9. Kumiko, the Treasure Hunter

Kumiko The Treasure Hunter

Japanese working girl Kumiko (Pacific Rim’s Rinko Kikuchi) finds herself so enveloped in a VHS copy of Fargo that she believes the events to be real, becoming particularly interested in the suitcase of money that was never found. Seeking an escape from her claustrophobic lifestyle, she swipes the company credit card and sets off on a treasure-hunting mission in Minnesota. In this very odd picture by David Zellner, there’s a certain quirky charm to Kumiko’s travels, which take her from the stern structures of Japan to the kindly hospitality of Minnesota. By the end, you really do want Kumiko to find that treasure and hope she never watches the Fargo TV series in which they reveal what really happened to the money.

10. Electric Boogaloo: The Wild, Untold Story of Cannon Films

Electric Boogaloo

The hilariously bad movies of the 1980s were defined by the Cannon Group. From the messy musical The Apple to the ridiculous Superman IV: The Quest for Peace, they produced all their movies quickly and cheaply. Electric Boogaloo dives face-first into how such a strange studio operated. The cast and crew who dealt with the unconventional movie producing tactics of Cannon producers Golan and Globus reveal their every crazy tidbit of the experience. From the odd methods of hiring a monkey to the creepy direction of the rape scenes in the Death Wish movies, the stories of just about every movie weave a strange tale of madness you couldn’t make up if you tried. Dolph Lundgren talks about his role in Masters of the Universe as something he felt a little stupid doing. An actress describes her terrible experience working on the set of Death Wish 3 in which the director refused to cover her nude body on the cold floor between takes. A screenwriter admits to crying at the end of Over the Top because he was terrified of what would become of his career. Countless stories flood the screen with laughs both genuine and shocking. As one Cannon staffer described their movie making process, “it’s like a bowel movement.” If you love bad movies, Electric Boogaloo is required viewing.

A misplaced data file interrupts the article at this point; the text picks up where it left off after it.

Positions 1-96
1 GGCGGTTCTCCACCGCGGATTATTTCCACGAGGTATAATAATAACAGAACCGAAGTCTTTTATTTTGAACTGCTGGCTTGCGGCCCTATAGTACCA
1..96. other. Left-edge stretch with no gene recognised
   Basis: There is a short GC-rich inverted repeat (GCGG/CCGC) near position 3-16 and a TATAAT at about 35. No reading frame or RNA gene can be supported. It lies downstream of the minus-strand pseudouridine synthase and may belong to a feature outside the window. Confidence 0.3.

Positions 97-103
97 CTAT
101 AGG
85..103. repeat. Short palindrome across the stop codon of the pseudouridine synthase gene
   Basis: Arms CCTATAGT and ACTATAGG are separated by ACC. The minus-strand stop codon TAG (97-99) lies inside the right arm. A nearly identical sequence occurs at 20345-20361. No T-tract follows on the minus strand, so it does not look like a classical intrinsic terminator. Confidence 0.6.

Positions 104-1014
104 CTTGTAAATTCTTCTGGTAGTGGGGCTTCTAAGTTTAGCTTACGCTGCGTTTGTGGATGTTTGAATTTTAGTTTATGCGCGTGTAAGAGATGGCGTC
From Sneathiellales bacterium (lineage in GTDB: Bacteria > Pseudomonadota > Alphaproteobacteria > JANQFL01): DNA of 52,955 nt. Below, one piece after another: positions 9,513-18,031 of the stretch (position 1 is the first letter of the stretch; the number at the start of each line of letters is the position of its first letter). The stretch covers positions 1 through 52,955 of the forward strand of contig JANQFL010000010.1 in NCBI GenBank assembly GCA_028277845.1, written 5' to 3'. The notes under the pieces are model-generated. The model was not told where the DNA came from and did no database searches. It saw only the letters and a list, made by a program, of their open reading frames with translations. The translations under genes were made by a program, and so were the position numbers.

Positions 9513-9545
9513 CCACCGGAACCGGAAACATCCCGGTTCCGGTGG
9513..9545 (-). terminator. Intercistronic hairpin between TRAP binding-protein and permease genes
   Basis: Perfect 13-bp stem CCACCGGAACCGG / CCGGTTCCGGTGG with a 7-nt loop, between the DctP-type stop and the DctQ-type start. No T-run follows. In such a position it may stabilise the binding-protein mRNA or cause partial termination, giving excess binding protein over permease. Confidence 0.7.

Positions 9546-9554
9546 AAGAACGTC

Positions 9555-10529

So what were your favorite movies of the year, and what are you looking forward to in 2016?


  1. Aaron Coker By Aaron Coker